Yoga Positions

For all of the following Asanas you may be only able to execute two, three or four but this is not of great importance. Yoga is not a system of mere body culture, and since you are not in competition with yourself, you need not be disturbed or discouraged at any point simply because you cannot do at once what you are trying to do while practising. Of course, with patience you may be able to improve steadily and limber up as time goes on, and be the better for it, but this after all is not your main purpose. Always keep in mind that what really counts in the daily routine you establish for yourself is the fusing of mental, spiritual and physical experience. You want to learn to live at full capacity and not to drive yourself beyond that capacity.

That is not to say that if the description of a certain asanas sounds exactly like what the doctor ordered, but seems at first all but infeasible, you should try to incorporate it into your schedule even though it requires effort. Work at it by all means, but approach your task with plenty of patience and perseverance. It does not matter if at first if you cannot do it properly, for like any other routine it will become easier and easier with repetition. Stiff muscles and joints will gradually limber up. Only be sure not to dissipate your energies, it is better to practice a single asanas morning and night for a while, perfecting it before you go on to another one, than to go through a dozen exercises sloppily and without due thought.

Almost all europeans, except athletes and the very young or very limber, find their joints protesting painfully when they begin Yoga practice. In addition, sitting for even a few minutes in a fixed position will make your limbs ache. This is only natural, and when this happens, simply stretch briefly, gently massage the aching spot, then resume the position. At the end of the week you find the whole procedure a good deal easier.

All asanas should be done in conjunction with deep rhythmic breathing and with complete concentration. Remember to rest briefly after each asanas. It is always best to plan to alternate the more invigorating ones with the completely restful. You must try to concentrate deeply on what you are doing, only in this manner will your mind be exerting to the maximum influence on every single muscle and tendon, every nerve and blood cell, while at the same time your rhythmic breathing will be filling your body with quality oxygen, so essential to health, healing and long life.

The first step towards re-orienting and improving the functioning of your mind and body is learning to utilise and I mean really utilise the air you breath. Yogis were the first to discover the importance of this and so actually devised and exact science of breathing. They called it Pranayama, from the Sanskrit word prana , meaning breath and yama, its cessation. They also explored pranayama from every point of view, the practical and physiological and also the mystical, for them breathing was much more than just one of the necessary body processes.

Let us consider the purely physical side of breathing, air is nourishment to our bodies just as food and drink. Air gives our blood stream the supply of oxygen it must have in order to feed itself so that it may, in turn feed the tissues, nerves, glands and vital organs. Without it our skin, bones, teeth and hair could not remain in condition. Our digestion fails at once without a proper supply of oxygen to the blood. Even our thinking processes are slowed down without intake and exhalation of fresh air, which is the reason mental sluggishness overtakes us in an ill-ventilated room. To function properly the brain needs three times more oxygen than the rest of our organs and unless this is provided it will try to appropriate its supply by drawing on the overall allotment.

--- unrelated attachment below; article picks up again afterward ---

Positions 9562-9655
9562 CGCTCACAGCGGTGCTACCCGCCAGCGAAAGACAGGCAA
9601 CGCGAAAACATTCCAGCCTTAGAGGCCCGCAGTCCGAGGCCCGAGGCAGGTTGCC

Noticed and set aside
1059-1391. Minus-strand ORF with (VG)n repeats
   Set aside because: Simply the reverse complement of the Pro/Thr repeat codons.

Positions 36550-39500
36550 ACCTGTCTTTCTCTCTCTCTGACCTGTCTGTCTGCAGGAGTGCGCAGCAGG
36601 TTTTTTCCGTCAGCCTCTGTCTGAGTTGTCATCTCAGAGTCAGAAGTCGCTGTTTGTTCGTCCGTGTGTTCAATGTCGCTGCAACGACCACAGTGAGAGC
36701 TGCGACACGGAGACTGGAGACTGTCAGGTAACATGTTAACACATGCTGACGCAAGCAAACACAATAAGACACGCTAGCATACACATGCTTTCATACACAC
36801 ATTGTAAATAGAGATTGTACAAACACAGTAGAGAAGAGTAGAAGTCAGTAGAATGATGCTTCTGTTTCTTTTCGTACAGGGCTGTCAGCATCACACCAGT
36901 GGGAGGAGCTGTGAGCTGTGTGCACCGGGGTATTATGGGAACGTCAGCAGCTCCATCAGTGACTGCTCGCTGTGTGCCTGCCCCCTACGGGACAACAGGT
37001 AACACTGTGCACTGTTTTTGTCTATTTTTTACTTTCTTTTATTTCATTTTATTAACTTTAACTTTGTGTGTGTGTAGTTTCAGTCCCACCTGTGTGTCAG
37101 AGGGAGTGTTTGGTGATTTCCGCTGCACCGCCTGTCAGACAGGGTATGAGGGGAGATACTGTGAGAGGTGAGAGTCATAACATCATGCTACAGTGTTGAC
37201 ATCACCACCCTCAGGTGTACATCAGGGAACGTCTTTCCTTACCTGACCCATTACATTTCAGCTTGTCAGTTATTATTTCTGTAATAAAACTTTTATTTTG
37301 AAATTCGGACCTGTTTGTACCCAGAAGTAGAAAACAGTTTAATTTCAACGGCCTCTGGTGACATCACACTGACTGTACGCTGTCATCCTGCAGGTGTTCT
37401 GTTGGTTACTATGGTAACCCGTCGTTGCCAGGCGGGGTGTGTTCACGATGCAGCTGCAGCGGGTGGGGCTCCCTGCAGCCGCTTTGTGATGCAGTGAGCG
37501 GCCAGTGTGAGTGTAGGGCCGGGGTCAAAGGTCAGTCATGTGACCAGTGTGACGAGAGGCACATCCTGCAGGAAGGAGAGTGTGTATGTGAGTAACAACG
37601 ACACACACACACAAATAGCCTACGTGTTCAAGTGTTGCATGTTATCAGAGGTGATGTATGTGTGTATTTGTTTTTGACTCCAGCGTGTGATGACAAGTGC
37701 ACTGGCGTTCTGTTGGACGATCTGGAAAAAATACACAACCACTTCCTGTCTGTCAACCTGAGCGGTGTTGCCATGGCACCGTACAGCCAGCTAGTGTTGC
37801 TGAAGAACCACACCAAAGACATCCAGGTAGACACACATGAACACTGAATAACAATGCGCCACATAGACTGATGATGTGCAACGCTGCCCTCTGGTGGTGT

In a single day we breathe about 23,000 times and if you average the volume of air is about 20 cubic inches so you can see the importance of breathing correctly. So to breath properly the mouth must be closed so that the air is inhaled through the nasal passages, the oxygen travels down the pharynx (rear of the throat roughly in the region of the adams apple) and the trachea or windpipe until it reaches the bronchial tubes. By then most of the dust and bacteria have been filtered out by the mucous membranes , or the moist lining of the nose. Mucous, by the way, in addition to acting as a filter substance, has also germicidal properties, another reason why it is so important to cultivate the habit of breathing through the nose, never through the mouth. A third reason is that the air has travelled further and has had time to warm up to body temperature which means extra insurance against catching colds.

Always take a few minutes before you start practising your asanas with a period of deep relaxation followed by some deep breathing exercising. Just relax and breath in gently as above counting 1, 2, 3 up to 10 hold for 5 seconds and then exhale while counting back down to 1. You may find that you become a little light headed but this is quite normal and by doing this little exercise 6 times will stand you in good stead and you will feel the benefit immediately. When you rise first thing in the morning after you have nipped to the loo and refreshed yourself this is an ideal time particularly in front of an open window as long as its not blowing a gale or particularly cold.

You are now ready to start your first asanas, we will go through with them together and start you off on the right foot so good luck, Your on the road to Feeling Good on the inside and Looking Great on the outside.

Basic Asanas Postures and excercise